Thursday, May 27, 2010

4th Grade Flip Books

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As an introduction to animation and the concepts used with the 5th grade claymation project, 4th graders learned how to make flip books this year. Each student came up with something simple to animate. Flip books were at least 25 pages and many even included full color. This was a fun project and a great learning experience!

6 comments:

Anonymous said...

Do you have any words of wisdom who is going to attempt to make flip books with their students? Yours looked great!

Zach Stoller said...

I had my students (4th grade) do a smaller practice book first after seeing some examples from YouTube. The biggest problem I came across was cutting paper so it was small enough to use for a flip book, but also getting it to be exactly the same size using my big paper cutter. I ended up using a three hole punch to make two holes in each page. The kids worked on their book (back to front) and then bound it together with yarn when they were finished. This was the first time I had done flip books, so I'm going to try to improve on my methods this year. Let me know if you come up with any better ways of making them. I know that using post-it pads works quite well, but I didn't want to spend the money to buy 100 of them. Good luck!

Anonymous said...

Thanks for the helpful hints... I think we're going to use index cards (hopefully they won't be too thick to flip...) But we'll start next week, so hopefully the kids will understand the concept of a flip book.

Zach Stoller said...

Using index cards is a great idea. Let me know if they flip through OK. I found that my kids picked up on the concept pretty quickly. I did examples that seemed to get the point across.

One that I forgot to mention is that I had my kids start with a pretty simple animation. If the main part of the animation was going to be somebody throwing a ball, I had them draw each page of the animation first. If they finished that, I encouraged students to add background details and eventually color if they had time.

barbarasthoughtoftheday said...

I came to leave comment on how awesome your flip books are. I LOVE the skateboarder, and the idea of video! Brought back memories of my son--he animated ALL corners of high school textbooks, which I'm sure was a no-no, but very entertaining.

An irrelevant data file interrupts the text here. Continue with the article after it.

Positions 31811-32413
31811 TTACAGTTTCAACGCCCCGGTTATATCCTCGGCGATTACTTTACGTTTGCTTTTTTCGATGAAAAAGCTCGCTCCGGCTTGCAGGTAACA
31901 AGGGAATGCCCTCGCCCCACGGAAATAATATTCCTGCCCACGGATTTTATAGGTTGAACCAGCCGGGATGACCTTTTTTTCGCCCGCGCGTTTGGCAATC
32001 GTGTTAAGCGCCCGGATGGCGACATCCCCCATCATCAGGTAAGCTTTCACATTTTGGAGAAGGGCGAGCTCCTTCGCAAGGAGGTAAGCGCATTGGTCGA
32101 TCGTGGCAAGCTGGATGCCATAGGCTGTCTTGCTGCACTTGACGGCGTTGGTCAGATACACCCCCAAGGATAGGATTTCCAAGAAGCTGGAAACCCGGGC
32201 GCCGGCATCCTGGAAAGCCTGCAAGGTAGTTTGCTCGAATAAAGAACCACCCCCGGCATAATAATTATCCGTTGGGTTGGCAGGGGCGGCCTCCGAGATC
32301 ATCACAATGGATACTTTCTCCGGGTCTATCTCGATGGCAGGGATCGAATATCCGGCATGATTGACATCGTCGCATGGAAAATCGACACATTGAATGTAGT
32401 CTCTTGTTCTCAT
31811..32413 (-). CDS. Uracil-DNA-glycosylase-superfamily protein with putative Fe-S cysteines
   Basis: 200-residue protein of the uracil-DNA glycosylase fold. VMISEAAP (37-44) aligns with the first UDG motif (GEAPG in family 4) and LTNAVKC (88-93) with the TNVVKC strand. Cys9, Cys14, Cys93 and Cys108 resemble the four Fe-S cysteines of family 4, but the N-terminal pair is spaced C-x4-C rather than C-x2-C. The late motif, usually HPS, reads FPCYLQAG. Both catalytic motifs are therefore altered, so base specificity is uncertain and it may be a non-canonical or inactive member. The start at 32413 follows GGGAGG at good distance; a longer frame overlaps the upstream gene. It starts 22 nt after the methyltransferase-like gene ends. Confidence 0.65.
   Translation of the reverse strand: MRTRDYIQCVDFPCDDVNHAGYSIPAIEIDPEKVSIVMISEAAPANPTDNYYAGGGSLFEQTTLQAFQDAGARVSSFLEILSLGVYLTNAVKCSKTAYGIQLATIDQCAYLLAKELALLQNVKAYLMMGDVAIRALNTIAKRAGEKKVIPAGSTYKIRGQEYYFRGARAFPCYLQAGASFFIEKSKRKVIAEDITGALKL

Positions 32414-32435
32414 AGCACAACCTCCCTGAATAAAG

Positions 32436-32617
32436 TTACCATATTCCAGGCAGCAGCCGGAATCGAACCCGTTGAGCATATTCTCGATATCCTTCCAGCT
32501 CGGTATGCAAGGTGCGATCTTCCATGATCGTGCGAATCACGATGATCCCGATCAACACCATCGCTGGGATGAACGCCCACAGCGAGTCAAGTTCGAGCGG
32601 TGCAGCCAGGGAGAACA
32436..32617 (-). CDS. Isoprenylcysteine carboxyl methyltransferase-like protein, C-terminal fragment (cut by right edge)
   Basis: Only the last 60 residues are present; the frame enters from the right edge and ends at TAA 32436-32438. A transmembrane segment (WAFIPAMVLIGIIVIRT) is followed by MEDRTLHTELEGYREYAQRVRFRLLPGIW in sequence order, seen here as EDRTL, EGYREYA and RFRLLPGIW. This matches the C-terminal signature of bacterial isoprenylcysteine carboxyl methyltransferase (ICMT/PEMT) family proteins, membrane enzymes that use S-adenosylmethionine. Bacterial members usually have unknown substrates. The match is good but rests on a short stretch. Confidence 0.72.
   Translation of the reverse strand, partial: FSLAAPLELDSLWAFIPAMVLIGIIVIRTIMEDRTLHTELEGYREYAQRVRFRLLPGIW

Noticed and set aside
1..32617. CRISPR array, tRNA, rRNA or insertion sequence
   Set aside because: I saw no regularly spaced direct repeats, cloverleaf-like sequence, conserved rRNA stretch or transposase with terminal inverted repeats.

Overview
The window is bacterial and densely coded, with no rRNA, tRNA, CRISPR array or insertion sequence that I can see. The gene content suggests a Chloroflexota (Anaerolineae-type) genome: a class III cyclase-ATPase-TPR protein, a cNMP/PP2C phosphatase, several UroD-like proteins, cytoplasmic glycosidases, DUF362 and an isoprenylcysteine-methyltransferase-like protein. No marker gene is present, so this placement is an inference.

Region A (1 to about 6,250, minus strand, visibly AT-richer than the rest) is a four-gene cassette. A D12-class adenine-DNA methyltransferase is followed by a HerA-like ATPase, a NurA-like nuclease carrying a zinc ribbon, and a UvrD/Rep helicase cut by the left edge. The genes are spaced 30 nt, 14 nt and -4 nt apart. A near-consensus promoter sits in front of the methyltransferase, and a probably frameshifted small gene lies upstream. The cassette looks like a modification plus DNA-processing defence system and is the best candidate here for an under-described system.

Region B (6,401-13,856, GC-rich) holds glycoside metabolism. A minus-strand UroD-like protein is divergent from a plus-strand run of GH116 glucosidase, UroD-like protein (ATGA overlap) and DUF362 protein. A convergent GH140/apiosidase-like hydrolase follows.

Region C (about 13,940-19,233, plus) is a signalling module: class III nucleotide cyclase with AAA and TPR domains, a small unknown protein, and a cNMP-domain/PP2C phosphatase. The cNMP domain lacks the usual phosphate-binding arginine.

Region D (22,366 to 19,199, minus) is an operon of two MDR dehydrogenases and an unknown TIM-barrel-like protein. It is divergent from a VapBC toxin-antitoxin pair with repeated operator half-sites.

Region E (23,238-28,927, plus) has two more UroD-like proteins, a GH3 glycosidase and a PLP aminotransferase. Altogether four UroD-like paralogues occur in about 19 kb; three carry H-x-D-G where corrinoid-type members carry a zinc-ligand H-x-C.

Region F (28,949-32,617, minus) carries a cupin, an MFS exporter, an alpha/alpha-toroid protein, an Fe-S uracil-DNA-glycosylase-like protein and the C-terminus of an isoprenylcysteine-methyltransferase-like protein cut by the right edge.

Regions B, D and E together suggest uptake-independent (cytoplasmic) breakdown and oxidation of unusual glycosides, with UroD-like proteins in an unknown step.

I'll share something I learned from a 7th grader. (I actually found this on the art room floor. He apparently made it, and animated it, on the fly while he was "supposed" to be doing something else). After carefully scrutinizing his work, here's what I figured out. First, make a fold on the edge of a stack of about 6 pieces of copy paper (about 1 1/2" - 2" from the edge). He made two snips with the scissors to free a little booklet. If you do this twice you have 24 pages. He stacked the booklets (about matchbook size). He stapled three times to bind it together. Now here's the key. He used his scissors to cut the three open sides of the book after they were stapled. The scissors make a slightly tapered cut that worked wonderfully for thumbing the pages.
Kid Culture--ya gotta love it!

Anonymous said...

I wouldn't use index cards. Won't be able to see through or flip easily. I am going to ask my students to bring in their own post-its. Work towards the bottom. Keep it simple. High school can morph easily (too easily), but story lines can be lame. Discuss pro's and con's. Be clear about numbers of pages otherwise quality will be questionable. Good luck to all of us!